Powers of attorney

Powers of attorney for property gives an individual authority to make financial decisions for you. Powers of attorney for personal care permits someone to make personal and health care decisions on your behalf.

What is the Power of Attorney for Property?

This is the document most people probably think of when they hear “power of attorney”. It covers the general management of a person’s affairs, personal and business. Property in this context is widely defined.

This should only be granted to someone in whom you place great trust. It usually provides for a broad range of powers. A power of attorney for property can be drawn for a specified period of time (“while I am out of Canada”) or for a certain purpose (“to sell 100 shares of XYZ Corp.”). But it is more common for it to be general in nature, and “continuing”; that is, it continues to be valid during any subsequent incapacity of the donor. To be “continuing”, it must specifically address the issue of the donor’s subsequent incapacity. Even a general power of attorney can have restrictions written into it. For example, you might give an individual authority over your financial affairs, but direct thayour home could not be sold. That person could not prepare or change your will, nor could they give away any property that was bequeathed to someone else in your will.

What is the Power of Attorney for Personal Care?

A power of attorney for personal care takes effect when the donor believes that you are incapable. You can set out in the power of attorney how you want that issue to be decided. You can also give the individual specific instructions on what you want to do in certain circumstances. They will have the authority to make decisions about your health care, shelter and clothing, nutrition, hygiene and safety if you are incapable. You can sign a power of attorney, or write a new one, if you are well enough to understand its meaning and purpose, even though you may already be getting help with your personal care needs.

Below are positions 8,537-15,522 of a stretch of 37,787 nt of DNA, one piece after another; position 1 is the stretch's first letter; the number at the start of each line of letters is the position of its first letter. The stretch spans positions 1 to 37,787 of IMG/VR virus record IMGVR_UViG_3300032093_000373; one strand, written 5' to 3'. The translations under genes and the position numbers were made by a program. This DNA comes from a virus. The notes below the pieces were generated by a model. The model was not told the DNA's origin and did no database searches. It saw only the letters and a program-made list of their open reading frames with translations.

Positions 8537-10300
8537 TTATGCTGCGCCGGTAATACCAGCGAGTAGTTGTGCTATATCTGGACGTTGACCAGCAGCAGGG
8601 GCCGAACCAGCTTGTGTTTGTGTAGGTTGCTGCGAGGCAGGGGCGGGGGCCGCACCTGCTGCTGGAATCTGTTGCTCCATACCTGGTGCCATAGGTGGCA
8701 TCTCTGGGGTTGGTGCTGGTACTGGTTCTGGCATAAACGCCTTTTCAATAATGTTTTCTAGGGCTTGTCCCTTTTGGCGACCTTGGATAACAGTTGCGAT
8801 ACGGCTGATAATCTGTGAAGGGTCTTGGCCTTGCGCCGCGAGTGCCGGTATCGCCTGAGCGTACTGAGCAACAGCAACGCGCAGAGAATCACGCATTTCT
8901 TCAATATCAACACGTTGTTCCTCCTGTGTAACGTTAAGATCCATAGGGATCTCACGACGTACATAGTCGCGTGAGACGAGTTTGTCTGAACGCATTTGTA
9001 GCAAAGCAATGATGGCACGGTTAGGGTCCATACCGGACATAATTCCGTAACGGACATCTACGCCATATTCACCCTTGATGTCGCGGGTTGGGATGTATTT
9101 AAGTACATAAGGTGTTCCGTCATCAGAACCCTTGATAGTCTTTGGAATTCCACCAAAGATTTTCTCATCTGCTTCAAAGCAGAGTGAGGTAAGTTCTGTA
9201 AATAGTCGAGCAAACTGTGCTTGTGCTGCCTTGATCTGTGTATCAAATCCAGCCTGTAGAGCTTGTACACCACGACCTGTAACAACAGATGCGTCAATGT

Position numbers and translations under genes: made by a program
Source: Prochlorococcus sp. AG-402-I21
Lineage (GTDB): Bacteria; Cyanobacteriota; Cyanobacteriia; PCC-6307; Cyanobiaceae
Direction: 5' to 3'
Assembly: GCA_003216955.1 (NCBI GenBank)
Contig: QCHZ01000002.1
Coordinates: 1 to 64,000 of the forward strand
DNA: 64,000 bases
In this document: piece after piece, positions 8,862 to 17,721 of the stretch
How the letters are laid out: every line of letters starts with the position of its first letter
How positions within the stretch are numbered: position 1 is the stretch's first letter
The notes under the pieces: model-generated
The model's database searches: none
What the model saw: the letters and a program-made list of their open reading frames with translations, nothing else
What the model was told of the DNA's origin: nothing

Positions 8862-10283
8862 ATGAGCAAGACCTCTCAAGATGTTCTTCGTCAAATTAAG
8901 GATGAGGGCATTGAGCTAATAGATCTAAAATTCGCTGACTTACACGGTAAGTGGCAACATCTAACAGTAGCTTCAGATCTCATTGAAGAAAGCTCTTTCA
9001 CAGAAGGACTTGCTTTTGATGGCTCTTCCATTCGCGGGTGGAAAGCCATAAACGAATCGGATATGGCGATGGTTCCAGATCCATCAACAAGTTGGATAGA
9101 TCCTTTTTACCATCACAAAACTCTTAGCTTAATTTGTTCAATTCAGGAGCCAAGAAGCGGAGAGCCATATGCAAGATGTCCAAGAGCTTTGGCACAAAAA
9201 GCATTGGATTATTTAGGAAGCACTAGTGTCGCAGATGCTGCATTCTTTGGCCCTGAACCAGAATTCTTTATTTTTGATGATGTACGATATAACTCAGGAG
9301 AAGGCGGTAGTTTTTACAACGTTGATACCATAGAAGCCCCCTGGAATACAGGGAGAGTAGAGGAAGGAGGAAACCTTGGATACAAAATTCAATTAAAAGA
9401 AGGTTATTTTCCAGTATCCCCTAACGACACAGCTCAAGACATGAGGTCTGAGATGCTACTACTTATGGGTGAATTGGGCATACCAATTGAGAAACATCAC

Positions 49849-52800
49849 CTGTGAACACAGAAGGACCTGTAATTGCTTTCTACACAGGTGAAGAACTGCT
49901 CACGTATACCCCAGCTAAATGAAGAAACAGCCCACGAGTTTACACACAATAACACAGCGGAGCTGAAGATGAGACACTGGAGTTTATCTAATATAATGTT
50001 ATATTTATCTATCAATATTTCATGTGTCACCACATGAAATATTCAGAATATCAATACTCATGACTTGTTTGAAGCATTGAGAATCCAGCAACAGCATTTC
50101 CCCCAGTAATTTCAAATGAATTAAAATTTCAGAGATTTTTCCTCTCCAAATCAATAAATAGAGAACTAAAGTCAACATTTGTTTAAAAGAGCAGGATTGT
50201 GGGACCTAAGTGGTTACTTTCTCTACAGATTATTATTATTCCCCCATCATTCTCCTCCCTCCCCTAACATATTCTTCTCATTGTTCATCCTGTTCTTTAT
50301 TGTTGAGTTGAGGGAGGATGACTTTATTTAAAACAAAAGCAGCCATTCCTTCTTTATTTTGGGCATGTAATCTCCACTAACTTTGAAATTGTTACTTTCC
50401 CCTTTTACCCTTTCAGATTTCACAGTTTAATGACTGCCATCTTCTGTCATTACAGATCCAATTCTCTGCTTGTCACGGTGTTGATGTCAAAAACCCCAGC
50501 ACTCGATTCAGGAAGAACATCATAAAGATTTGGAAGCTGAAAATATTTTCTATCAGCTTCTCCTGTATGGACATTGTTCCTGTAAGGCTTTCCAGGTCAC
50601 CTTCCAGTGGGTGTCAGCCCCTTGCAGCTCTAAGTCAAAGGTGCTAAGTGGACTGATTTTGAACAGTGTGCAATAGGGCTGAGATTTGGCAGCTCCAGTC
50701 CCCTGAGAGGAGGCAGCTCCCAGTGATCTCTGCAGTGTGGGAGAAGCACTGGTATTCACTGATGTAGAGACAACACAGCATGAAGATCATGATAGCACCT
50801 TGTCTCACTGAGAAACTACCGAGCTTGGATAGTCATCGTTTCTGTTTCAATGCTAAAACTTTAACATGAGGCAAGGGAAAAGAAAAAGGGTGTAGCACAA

You can select a donee who is at least 16 years old to act for you, but you cannot name anyone who is already being paid to provide you with residential or health care, social training, or advocacy/support services, unless that person is your spouse or a relative. In Ontario, the Consent to Treatment Act and the Substitute Decisions Act took effect in 1994. As a result, you can now delegate power over all such decisions, including the important power to consent or withhold consent to medical treatment.

It is important not to confuse this document with a living will, which is neither a will nor a power of attorney for personal care, and will probably not have the legal force necessary to achieve your goals. The power of attorney for personal care will give your donee the necessary legal authority to make health care choices on your behalf.